Lattice-topped peach pie

Lattice-topped peach pie

A slice of peach pie

A slice of peach pie

The second pie was a black bottom lemon pie. Susan again used pure butter for the crust. For the filling, she made ganache and a lemon curd according to directions  from the cookbook. The only change to be made was that the recipe called for 30 minutes in the oven. In the end, it took twice that much time, although that could have been because of the oven. In any event, a warning to watch the baking time, and make sure that the lemon curd has set up at least three inches from the edge of the pan before you take it out to let it continue cooking while it is cooling.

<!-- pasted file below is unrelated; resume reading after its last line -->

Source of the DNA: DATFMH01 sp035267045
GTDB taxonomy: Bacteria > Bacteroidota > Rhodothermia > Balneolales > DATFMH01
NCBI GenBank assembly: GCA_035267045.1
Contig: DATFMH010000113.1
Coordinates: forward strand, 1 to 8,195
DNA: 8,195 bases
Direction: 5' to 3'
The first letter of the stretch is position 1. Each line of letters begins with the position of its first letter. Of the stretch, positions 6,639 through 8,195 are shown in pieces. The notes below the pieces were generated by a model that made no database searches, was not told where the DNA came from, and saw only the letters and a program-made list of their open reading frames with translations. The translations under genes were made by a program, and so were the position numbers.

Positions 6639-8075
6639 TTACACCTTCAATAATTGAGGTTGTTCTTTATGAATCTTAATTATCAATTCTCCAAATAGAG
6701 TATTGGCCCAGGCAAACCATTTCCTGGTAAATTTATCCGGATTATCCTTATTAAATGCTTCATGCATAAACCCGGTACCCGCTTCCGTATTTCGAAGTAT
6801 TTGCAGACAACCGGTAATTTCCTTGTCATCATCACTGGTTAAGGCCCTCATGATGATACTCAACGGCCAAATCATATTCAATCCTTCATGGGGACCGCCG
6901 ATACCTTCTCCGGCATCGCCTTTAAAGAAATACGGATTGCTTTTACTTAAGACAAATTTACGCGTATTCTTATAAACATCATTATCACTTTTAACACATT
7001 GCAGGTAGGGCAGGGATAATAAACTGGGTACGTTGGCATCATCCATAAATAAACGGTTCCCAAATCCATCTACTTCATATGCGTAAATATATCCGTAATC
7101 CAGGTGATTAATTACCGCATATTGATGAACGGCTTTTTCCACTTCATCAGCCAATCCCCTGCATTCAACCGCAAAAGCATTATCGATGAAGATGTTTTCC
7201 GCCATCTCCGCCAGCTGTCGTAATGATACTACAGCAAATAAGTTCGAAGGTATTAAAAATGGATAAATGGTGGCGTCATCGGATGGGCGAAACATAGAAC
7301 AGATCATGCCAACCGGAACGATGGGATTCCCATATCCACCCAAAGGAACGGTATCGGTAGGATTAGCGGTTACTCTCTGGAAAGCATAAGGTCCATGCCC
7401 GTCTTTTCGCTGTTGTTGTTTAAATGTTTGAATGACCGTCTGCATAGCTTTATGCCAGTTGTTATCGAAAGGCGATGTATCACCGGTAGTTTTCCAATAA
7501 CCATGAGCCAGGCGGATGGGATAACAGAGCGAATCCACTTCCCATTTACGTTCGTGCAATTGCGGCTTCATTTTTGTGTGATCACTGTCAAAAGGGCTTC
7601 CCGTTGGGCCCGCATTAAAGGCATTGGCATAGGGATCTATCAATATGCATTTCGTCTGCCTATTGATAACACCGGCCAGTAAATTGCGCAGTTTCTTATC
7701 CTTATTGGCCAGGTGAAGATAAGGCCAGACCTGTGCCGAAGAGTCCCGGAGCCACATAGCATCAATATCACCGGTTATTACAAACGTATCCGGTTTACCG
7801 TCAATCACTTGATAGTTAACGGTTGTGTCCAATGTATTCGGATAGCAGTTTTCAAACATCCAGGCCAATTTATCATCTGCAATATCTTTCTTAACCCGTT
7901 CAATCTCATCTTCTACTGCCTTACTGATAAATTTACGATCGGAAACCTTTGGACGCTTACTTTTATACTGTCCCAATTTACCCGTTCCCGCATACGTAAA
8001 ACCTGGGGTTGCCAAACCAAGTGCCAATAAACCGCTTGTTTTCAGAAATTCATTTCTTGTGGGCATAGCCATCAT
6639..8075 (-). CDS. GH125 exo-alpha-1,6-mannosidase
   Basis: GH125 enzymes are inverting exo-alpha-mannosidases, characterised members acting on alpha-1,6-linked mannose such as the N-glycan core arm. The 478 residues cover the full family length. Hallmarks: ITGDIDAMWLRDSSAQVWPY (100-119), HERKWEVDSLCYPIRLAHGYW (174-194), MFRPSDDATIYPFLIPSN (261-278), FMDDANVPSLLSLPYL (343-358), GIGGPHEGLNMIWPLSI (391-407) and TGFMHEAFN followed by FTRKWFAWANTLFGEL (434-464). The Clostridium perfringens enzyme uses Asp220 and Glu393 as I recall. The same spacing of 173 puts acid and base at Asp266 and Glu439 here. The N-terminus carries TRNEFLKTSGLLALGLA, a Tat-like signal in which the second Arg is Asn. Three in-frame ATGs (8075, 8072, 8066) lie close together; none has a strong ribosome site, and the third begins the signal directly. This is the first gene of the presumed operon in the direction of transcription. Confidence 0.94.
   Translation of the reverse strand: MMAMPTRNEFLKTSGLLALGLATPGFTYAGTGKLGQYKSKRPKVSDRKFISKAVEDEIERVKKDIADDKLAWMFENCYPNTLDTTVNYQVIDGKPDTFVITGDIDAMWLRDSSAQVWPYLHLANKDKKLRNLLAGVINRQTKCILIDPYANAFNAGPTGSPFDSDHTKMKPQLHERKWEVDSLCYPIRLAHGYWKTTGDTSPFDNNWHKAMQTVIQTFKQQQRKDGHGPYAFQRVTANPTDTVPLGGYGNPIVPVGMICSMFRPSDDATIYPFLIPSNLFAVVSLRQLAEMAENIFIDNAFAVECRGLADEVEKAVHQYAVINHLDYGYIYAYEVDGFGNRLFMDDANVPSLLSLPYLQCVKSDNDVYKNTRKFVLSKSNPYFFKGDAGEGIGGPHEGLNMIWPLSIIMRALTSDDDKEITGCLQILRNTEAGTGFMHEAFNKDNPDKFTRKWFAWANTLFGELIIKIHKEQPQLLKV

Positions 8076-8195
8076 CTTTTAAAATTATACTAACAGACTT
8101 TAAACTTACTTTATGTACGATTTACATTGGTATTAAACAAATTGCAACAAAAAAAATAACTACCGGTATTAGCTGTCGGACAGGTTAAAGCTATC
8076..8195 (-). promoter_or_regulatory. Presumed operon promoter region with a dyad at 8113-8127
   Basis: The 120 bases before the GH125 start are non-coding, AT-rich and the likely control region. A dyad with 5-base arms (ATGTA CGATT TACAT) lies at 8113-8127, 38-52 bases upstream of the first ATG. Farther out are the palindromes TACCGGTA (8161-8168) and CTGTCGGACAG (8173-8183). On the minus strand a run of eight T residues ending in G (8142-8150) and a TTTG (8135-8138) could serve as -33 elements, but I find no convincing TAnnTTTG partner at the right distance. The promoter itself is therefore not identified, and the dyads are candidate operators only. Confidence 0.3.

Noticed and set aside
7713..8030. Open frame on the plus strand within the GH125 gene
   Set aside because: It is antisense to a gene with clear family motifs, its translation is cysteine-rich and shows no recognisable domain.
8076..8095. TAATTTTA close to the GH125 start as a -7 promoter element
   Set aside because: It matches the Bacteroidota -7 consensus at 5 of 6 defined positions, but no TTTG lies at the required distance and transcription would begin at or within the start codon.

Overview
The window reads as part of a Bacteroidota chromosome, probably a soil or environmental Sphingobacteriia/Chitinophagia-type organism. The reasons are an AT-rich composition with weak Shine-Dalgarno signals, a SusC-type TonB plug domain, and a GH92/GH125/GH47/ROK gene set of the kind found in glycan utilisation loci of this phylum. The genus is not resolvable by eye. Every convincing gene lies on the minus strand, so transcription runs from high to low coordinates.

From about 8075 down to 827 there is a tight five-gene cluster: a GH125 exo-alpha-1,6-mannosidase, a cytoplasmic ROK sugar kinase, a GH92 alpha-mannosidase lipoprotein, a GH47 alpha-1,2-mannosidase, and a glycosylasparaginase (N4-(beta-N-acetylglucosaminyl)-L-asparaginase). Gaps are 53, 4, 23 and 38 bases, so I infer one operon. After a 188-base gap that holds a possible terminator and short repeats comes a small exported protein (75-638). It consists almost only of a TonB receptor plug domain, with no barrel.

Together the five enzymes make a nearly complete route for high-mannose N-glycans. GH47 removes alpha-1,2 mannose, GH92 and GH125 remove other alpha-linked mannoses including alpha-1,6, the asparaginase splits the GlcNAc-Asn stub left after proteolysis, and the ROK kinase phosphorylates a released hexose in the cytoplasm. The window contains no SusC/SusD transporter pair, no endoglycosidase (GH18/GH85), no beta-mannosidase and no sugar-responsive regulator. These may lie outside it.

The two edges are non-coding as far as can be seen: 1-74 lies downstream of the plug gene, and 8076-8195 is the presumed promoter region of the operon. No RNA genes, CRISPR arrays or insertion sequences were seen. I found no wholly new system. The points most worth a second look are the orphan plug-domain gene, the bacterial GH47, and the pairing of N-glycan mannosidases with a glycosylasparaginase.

Black bottom lemon pie

Black bottom lemon pie

A slice of black bottom lemon pie

A slice of black bottom lemon pie

Glad the Pie Lady has not lost her touch, and with this beautiful cookbook, she may continue to surprise us with new delights.